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Testimony of Mr. Jacobo Seidenfeld.

            Name: Jacobo Seidenfels
            Date of Birth: 1928 (estimated) in Bochnia, Poland
            Present address: Buenos Aires, Argentina
Interviewer: N/A
Date of testimony: N/A
Testimony's language of origin: Spenish/Polish/English
Translation and commentary by: I. Zelinkovsky

Mr. Seidenfeld is residing in Argentina and speaks mainly Spanish. Due to a language barrier I could not interview him but I did correspond with him intermittently for the last few years. I also have a letter from Mr. Seidenfeld dated December 1947, which he sent to my late mother from a refugee camp in Germany after the Second World War. Since Mr. Seidenfeld is one of the key witnesses to the fate of my family during the Holocaust, I decided to retrieve all the related data from his letters and compile it into a single document.
December 12, 1947
(Partial, translation from Polish)

Yesterday I got a letter from Genia. She wrote that she was again in the HIAS offices and the immigration papers are O.K. I immediately wrote to Genia about my immigration application to Uruguay. I also told her that I will comply with whatever she thinks is best for me. Cousin Moishe and xxxxx spent the first few days of Passover with me and we celebrated the Sadder together. When we were living at home, celebrating Passover was something completely different as you can imagine. He (Moishe) is, thank God, feeling better but before coming here (to Germany) he was very sick. You wrote me that you spoke to Moishe Natovich who came to visit you. I know him from Grandmother's house (your dear mother). With a very heavy heart I have to tell you that he was talking very bad things about your dear mother.(he was deforming her character)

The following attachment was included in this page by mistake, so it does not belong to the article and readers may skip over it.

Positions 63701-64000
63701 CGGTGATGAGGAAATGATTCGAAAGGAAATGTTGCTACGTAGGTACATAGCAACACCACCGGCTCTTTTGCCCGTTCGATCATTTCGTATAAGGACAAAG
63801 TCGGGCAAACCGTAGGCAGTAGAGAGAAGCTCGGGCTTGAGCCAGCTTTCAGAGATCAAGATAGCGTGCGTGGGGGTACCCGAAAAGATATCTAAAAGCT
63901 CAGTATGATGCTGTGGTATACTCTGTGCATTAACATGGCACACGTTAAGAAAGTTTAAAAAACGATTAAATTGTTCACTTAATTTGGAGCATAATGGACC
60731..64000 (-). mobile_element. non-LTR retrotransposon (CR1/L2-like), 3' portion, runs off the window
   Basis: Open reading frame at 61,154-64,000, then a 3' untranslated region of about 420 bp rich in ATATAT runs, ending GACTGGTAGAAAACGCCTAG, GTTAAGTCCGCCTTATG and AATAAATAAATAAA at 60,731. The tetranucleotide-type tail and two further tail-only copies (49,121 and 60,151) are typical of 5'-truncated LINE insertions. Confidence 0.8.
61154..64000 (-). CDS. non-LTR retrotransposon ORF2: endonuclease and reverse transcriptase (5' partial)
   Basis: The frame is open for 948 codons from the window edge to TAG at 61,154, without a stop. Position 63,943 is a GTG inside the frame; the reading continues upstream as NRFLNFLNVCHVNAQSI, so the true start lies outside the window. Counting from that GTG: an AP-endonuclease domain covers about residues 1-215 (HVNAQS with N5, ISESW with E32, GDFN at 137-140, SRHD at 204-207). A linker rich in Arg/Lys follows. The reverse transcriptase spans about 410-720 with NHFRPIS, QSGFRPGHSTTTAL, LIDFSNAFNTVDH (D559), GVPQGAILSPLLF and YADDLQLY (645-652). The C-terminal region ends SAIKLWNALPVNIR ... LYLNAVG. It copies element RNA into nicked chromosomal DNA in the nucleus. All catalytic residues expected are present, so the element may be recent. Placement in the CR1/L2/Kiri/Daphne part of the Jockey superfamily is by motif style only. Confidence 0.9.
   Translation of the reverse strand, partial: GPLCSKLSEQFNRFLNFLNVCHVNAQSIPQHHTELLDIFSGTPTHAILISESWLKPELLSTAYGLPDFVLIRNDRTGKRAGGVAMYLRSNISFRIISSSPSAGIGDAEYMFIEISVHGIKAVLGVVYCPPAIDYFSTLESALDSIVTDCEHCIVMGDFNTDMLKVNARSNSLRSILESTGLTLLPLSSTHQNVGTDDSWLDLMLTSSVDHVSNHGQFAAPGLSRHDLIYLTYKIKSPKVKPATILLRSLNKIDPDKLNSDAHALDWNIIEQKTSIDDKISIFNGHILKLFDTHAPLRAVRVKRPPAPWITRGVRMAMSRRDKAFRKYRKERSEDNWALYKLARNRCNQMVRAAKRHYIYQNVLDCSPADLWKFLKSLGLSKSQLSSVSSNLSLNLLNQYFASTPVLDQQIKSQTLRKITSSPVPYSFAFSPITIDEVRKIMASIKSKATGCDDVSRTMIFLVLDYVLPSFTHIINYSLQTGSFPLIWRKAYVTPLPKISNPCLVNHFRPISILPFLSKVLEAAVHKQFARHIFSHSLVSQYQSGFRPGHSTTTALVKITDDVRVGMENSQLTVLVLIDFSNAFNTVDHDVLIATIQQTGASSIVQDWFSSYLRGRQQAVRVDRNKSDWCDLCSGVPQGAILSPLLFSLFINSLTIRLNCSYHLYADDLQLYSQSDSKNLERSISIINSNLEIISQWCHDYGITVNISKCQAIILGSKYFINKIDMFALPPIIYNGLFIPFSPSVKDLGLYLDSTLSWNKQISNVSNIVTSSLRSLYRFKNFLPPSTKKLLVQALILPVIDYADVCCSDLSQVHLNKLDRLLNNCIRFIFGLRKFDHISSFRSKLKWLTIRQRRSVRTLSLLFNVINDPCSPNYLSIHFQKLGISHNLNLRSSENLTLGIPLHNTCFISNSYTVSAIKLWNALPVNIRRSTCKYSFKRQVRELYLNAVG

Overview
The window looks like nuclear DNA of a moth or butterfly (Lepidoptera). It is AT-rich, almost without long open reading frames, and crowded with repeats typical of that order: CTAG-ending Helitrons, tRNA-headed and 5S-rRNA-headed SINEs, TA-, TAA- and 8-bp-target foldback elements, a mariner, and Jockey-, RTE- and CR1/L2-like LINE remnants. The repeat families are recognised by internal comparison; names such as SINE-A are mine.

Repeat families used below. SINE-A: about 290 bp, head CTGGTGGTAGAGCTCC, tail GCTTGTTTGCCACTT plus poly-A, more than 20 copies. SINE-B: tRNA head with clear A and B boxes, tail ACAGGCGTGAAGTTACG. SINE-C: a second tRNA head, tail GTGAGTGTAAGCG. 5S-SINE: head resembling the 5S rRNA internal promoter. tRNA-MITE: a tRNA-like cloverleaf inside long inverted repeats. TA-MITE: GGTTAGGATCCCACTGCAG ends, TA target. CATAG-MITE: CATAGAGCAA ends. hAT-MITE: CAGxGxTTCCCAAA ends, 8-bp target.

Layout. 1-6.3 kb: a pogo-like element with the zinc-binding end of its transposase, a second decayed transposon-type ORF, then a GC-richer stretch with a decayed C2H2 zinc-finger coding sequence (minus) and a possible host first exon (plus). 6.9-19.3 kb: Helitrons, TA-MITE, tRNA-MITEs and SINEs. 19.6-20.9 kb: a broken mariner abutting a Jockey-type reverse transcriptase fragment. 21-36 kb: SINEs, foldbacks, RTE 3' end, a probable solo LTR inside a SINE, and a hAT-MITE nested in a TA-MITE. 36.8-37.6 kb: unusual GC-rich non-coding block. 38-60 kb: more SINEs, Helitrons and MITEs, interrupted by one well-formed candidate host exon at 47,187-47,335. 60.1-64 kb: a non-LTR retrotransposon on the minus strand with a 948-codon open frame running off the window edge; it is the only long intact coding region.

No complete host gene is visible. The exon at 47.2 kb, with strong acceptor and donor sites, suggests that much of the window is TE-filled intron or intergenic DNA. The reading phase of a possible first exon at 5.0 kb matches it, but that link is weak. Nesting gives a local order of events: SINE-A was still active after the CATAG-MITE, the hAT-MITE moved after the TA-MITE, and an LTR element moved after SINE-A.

From our house I have a lot to tell you but it is impossible to describe all that on paper. Your mother had to cope with a lot of heartache in her old years. She lived through it when my parents and family, Hella and family, Esta, Aunt Genia and two daughters were taken away on August-25-1942. From this day we have never heard from them. At the beginning of 1941 I was sent to the labor camp "Klay". From this place I used to come home very often. After my parents were taken away the things that I saw in the concentration camps did not seem to me as painful as they used to.